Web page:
EDDIE is on a mission to bring electro-house and progressive back to the forefront of dance music. He came of age at the peak of EDM. Artists like Deadmau5, Knife Party, and Porter Robinson were his entryway into electronic music. Their influence is clear in his mix of grungy thumping electro and blissful heartfelt progressive.
It’s all about giving people something familiar he says about his music. “It's got an aesthetic feel. People really enjoy nostalgia. I think it's really an important part of music.”
His Monstercat debut, "Waiting," pulls that thread. The thick chords, uplifting vocals, and driving beat call to mind early Deadmau5. It’s bright, fun, and heartfelt.
He may have first realized where his tastes lie in dance music at an all-ages Melbourne music festival as a teenager, but his roots run deeper. He recalls his dad picking him up from school with AC/DC blasting from the speakers. “AC/DC brings a lot of energy. It’s very simple riff simple drum work. Something about them really drives you up. You get really pumped up. So I think a lot of the energy in my music definitely kind of correlates with that because I love bringing that energy to my darker electro stuff.”
EDDIE isn’t certain when he transformed from a teenager messing about with mashups and Fruity Loops to career musician. Yet, he knows that he appreciated the journey. “You start to release stuff. Then your friends start saying, ‘Yeah, that's actually, that's actually good. It's not trash anymore.’ And then I just had a vision for a set sort of sound that I wanted. A vision for a brand that I wanted. And you put all that together, you work towards a goal that you might think is possible. And bam, suddenly it happened.”
The key to his breezy and unaffected persona is knowing dance music is supposed to be fun and uplifting. EDDIE has mastered living in the moment. He doesn’t put pressure on himself to reinvent the wheel every time he sits down to write he says, “I feel like when I when I sit down to write music, I don't have that added pressure, where I feel a lot of producers are like, I need to make something that no one's ever heard before. And then they freak out and then write something for like two months, right? I'm writing at the moment because I feel inspired.”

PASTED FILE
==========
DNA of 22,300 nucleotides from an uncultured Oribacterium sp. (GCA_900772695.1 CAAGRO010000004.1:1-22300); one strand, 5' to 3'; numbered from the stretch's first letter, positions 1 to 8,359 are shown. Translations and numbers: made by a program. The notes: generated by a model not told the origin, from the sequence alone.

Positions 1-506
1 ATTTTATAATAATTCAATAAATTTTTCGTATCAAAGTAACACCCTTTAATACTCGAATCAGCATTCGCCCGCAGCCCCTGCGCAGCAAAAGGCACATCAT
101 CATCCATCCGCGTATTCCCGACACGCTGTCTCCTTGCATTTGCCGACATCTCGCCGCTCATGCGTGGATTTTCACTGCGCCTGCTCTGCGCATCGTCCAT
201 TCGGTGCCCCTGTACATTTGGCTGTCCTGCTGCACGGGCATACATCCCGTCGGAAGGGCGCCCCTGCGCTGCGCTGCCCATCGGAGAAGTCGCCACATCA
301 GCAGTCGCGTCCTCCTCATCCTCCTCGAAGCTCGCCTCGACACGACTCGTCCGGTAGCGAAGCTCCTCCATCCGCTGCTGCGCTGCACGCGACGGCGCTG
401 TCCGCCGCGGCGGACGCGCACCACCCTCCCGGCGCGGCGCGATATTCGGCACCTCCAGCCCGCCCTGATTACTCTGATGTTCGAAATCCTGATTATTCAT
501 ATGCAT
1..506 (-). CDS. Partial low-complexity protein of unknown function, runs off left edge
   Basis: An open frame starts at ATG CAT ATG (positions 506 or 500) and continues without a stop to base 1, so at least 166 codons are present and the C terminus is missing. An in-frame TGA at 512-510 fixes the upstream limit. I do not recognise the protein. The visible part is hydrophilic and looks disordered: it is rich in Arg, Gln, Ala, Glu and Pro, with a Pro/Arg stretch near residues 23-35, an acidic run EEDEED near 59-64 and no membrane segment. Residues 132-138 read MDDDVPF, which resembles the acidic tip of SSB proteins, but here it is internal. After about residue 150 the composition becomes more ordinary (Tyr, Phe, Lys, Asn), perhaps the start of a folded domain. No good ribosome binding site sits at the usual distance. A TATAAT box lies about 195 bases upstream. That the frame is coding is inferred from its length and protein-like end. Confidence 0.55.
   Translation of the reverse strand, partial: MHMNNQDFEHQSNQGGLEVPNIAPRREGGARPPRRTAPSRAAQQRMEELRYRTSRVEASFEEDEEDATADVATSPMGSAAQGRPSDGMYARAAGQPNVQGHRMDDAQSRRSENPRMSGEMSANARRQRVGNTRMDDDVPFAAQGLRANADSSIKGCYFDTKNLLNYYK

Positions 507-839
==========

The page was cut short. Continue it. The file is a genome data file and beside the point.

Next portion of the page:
Sometimes that inspiration takes him on a detour. While EDDIE is steadfastly dedicated to electro and progressive, he’s had several high-profile collaborations with the likes of Rezz and ATLiens. His discography plays like a good DJ set. It’s got hills, valleys, and these incredible curveballs that give you the bass face.
He insists that he doesn’t want to confuse his audience, yet he never wants to shy away from the chance to experiment either. “If you go through my discography 95% of it will be electro and progressive, right? And then that 5% will just be me when I experiment. Because it's music at the end of the day. I have an outlet and I just make stuff. I've had the opportunity to work with some really cool artists. And at the end of the day, [if] we make something that might not be progressive or might not be electro and I still think it's really cool, and they really like it, it ends up coming out. And I've been blessed that the fans still really enjoy it.”
He’s always kept himself open to opportunity. It’s how he ended up collaborating with legendary Australian producer, Dirty South on "Just A Riff."
Their friendship started when EDDIE realized that they were neighbors and share the same Serbian-Australian heritage. EDDIE value’s the professional lessons he’s learned from hanging with an industry vet, and also some of the practical advantages as well. “He's got a really nice studio [so I get] to learn how all his hardware works. Because I don't get to play with hardware much. I don't have any of that stuff. So it's been really fun to mess around with his equipment with him.”
For someone who went from raver to working with notable figures in dance, the significance of these moments are palpable he says, “That's one of those things where you have to take a step back a little bit just to be like, you know, you might not be where you want to end up yet. You're still going on the journey. But take a step back to realize you've done some cool stuff. And I've managed to Yeah, work on deadmu5' label release stuff there. And I managed to get noticed by some pretty big names that I used to really, really look up to. So it's been a great journey so far. It's still climbing. So, I'm happy with that.”
In the end, everything about music is about having fun for EDDIE. “I'm not actually trying to be overly unique. I'm not a producer that aims for that as much. I just aim to make something I love a lot. “
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